What can we learn from an examination of Case Law?

It goes without saying that the manner in which the courts interpret laws affect their validity and application. Court decisions has changed the landscape for mental health patients and facilities alike. In In HL v UK, the European Court of Human Rights disagreed with the House of Lords decision that upheld the compulsory detention of persons who are unable to consent and found that it was illegal and an affront to his right to liberty under Article 5 of ECHR. The upshot of the above case is that the final decision changed the manner in which mental health patients who were unable to give consent to detention were handled. After that landmark judgment the government proceeded to amend the Mental Capacity Act 2005 safeguards for the protection of the human rights of people who lack capacity and have been deprived of their liberty.

Why do you think the Act is important in your professional practice?

The Act is an indispensable roadmap in my profession because it prescribes in certain terms the acceptable ways of dealing with mental health issues in the society. Social care is a sector that is concerned with social justice and the only way to achieve that is by following a defined legal framework for mental health issues. It provides for minimum conditions that must be adhered to by the professionals involved in the health and social care sector. Further, the Act recognises the role of social and health services in the quest to attain the highest standards of assessment and treatment persons with mental disorder.


Department of Health Report. Post-legislative Scrutiny of the. Mental Health Act 2007: Response to the Report of the Health Committee of the. House of Commons. Presented to Parliament

Senasinghe, B., 2018. Does section 63 of the Mental Health Act 1983 disempower patients with mental illness? Analysis of the case law. Medico-Legal Journal, 86(1), pp.19-22.

Section B: The Children Act (1989)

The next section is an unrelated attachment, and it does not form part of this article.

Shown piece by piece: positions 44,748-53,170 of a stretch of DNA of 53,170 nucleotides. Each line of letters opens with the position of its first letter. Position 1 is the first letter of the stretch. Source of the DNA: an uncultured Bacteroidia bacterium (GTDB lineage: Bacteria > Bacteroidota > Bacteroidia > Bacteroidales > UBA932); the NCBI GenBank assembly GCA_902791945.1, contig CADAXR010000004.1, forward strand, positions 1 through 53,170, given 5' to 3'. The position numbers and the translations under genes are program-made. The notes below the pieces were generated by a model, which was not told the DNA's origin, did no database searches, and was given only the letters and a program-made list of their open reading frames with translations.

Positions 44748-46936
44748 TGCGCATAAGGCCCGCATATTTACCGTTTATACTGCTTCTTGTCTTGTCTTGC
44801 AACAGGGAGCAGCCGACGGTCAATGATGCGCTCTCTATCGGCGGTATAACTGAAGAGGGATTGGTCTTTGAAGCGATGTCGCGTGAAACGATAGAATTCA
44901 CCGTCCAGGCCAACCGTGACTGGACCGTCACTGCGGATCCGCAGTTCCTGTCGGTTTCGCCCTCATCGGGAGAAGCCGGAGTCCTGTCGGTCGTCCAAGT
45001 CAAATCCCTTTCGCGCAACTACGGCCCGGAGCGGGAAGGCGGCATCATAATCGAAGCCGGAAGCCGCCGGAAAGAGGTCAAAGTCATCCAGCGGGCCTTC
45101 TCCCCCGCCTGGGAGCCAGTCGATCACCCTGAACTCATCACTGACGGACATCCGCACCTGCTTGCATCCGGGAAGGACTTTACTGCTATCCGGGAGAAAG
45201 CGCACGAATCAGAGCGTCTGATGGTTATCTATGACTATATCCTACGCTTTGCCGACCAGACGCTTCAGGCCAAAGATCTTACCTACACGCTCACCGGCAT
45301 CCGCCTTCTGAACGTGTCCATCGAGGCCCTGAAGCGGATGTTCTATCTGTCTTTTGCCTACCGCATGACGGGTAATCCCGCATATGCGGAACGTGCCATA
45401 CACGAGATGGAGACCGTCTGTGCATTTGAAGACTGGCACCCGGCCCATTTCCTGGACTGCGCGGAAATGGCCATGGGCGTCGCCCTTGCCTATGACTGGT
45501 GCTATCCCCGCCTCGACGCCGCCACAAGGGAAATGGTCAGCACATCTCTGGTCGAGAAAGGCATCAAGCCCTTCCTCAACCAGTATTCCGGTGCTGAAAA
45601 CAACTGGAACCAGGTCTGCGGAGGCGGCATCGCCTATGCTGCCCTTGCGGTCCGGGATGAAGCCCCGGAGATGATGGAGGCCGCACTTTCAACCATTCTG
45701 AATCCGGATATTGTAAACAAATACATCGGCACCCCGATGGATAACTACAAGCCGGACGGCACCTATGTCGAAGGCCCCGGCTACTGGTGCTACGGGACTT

What are the key goals of the Children Act (1989) and why is it important?

The Act was introduced in 1989 to reform the law relating to children and to provide a legal framework through which local authorities would render services for children in need. Apart from local authorities, the Act intended to allocate duties to parents, courts and other government agencies so that children are safeguarded and their welfare promoted. One of the things that is at the centre of the Act, is upholding the best interests of the child and this has been brought out by presumption that children are best cared for by their parents and it is only in necessary circumstances that the children will be taken away from their care.

What do you think the Act was passed by parliament?

To afford every child the right to protection from abuse and exploitation, the Act was passed by parliament. In particular, the Act was meant to reform the existing law at the time which was the Children Act 1974. In its reform agenda, parliament wanted to create a more comprehensive legal framework that would guide different bodies and agencies in safeguarding the children. Although there were already child protection laws in place even before 1989, they did not adequately address all the important issues to do with children’s welfare. Therefore, parliament in its wisdom decided to introduce a legislation that would apportion specific duties to different stakeholders in primary care of children.

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Are there any controversial aspects of the Act?